EL SEGUNDO, Calif. - For Luc Robitaille, this is about seeing a task through to the end.
He's had the goal of helping the Los Angeles Kings win the Stanley Cup for nearly three decades—dating all the way back to the 1984 draft when the team selected him 171st overall. Even after finishing a Hall of Fame playing career, which included three separate stints in Los Angeles, he's remained a fixture in the organization by spending five years as its president of business operations.
It's a level of loyalty that tends to be difficult to find in professional sports.
"No team wanted me, keep that in mind," Robitaille said Tuesday. "Even the Kings, I kind of question it because they drafted (former major-league pitcher) Tom Glavine before me even though he said he'd never play hockey. But that was the team that wanted me.
"Your first team, if you're here long enough right off the bat, it always becomes something kind of special."
Naturally, the 46-year-old from Montreal has rarely experienced anything better than this: the Kings have a chance to win their first Stanley Cup at Staples Center on Wednesday night. It's a dream Robitaille doesn't want to wake up from.
In fact, the opportunity to experience a moment like this was a driving force behind his decision to pursue a front office career in Los Angeles.
"One of the main reasons I wanted to be involved with this team is I wanted to have an opportunity to be part of the team if and when it happens," said Robitaille. "If we could get that one more victory, it's going to be very special. It's never been done before."
It's been far from easy. Robitaille played through a lot of losing seasons with the Kings and experienced the pain of falling short in the 1993 Stanley Cup final against Montreal.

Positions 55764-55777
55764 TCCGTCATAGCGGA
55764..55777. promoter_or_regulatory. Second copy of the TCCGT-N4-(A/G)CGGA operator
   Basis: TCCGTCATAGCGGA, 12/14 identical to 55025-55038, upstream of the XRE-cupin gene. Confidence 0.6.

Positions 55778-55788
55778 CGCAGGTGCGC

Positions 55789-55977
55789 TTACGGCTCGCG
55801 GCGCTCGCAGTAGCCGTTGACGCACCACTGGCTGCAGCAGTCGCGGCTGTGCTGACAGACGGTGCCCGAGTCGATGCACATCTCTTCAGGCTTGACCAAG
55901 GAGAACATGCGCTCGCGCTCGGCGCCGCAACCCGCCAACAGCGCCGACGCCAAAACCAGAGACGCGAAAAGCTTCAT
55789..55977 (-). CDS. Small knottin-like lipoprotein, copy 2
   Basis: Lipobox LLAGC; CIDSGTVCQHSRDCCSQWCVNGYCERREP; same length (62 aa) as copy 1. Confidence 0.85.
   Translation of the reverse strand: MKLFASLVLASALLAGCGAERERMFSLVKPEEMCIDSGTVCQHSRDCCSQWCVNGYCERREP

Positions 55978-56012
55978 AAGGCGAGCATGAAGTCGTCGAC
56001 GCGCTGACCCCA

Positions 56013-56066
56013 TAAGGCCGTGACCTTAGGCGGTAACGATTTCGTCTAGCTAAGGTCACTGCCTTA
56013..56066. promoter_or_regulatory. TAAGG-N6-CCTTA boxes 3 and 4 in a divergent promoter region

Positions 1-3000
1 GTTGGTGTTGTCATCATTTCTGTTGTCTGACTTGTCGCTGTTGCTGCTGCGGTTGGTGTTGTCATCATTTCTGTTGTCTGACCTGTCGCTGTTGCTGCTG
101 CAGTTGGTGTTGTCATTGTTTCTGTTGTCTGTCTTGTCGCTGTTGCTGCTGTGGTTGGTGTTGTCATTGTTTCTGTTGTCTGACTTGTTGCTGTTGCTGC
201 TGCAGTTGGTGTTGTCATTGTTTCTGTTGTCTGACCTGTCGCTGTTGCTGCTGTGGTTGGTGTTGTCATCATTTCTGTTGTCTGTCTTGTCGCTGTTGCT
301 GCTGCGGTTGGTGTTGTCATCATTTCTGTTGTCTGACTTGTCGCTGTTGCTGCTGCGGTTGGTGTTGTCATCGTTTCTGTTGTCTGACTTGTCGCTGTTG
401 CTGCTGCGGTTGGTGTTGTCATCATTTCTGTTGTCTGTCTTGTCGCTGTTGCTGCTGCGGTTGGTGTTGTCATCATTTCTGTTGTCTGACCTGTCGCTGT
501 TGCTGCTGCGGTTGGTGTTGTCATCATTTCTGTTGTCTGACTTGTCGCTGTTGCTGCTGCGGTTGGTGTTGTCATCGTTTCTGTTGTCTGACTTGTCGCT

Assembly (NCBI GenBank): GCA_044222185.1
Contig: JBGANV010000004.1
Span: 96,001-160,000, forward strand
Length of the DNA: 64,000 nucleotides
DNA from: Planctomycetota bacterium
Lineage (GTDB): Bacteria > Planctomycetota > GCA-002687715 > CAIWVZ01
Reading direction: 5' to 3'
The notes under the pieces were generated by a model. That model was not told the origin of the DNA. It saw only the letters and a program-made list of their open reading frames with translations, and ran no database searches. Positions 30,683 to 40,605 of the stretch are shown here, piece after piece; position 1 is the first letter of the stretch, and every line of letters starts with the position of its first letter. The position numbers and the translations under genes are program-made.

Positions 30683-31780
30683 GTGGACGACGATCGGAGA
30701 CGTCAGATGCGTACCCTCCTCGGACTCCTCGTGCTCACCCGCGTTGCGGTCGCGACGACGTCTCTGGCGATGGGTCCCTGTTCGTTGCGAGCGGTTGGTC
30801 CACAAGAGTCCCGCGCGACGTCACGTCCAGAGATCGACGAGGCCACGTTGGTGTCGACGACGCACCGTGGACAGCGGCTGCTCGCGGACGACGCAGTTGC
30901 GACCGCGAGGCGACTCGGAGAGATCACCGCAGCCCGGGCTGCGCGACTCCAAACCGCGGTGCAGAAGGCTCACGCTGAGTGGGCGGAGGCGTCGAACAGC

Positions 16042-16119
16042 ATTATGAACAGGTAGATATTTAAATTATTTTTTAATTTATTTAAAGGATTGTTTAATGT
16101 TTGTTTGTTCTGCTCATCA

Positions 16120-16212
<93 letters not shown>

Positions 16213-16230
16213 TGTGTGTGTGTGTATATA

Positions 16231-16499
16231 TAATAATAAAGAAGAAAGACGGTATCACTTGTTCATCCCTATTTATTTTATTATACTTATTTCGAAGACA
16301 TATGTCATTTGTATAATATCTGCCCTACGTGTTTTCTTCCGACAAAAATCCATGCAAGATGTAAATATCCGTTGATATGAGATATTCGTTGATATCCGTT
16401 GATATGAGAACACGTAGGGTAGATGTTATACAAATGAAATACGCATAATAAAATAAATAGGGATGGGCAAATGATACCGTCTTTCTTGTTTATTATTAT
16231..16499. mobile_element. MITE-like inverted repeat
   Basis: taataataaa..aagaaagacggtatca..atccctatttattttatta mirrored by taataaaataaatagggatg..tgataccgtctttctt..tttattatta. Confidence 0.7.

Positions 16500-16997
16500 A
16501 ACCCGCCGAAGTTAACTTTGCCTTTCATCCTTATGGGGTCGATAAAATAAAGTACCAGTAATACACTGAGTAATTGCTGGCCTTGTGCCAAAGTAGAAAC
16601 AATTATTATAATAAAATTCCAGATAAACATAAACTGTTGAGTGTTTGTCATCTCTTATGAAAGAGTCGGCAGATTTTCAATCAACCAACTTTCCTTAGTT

When he moved into the front office, the Kings were mired in a stretch of eight years outside of the post-season that ended in 2010. That was a particularly tough time since the organization was trying to preach patience to its fanbase.
"When you say you're going to rebuild, that means you're going to lose," said Robitaille. "You're basically saying in a nice way that you're going to lose. We told them that and we found a way to make our fans believe it.
"The cool thing about it is we can say today: 'See, we didn't lie."'
Robitaille believes two big turning points came when Mike Richards was acquired last summer and Jeff Carter arrived just ahead of the trade deadline. Those two fit in well with all of the homegrown players that have played big roles this post-season: Jonathan Quick, Dustin Brown and Anze Kopitar, among them.
Still, there was some concern they might never get to this point.
"We've worked really hard on rebuilding the franchise and getting it going in the right direction," said Robitaille.
Late in his playing career, Robitaille had to go to Detroit to win the Stanley Cup as part of the veteran-laden 2002 team. But Los Angeles remained his home and the Kings remained his team.
This is the city where he became a man.
"I was a kid that played the game—I was eight years old and didn't speak English," said Robitaille. "I learned to speak English, came here and I'm still here today. I'm 46 and still involved with the great game that I love and a team that I love.
"We're one victory away from winning a Stanley Cup. It's pretty special."
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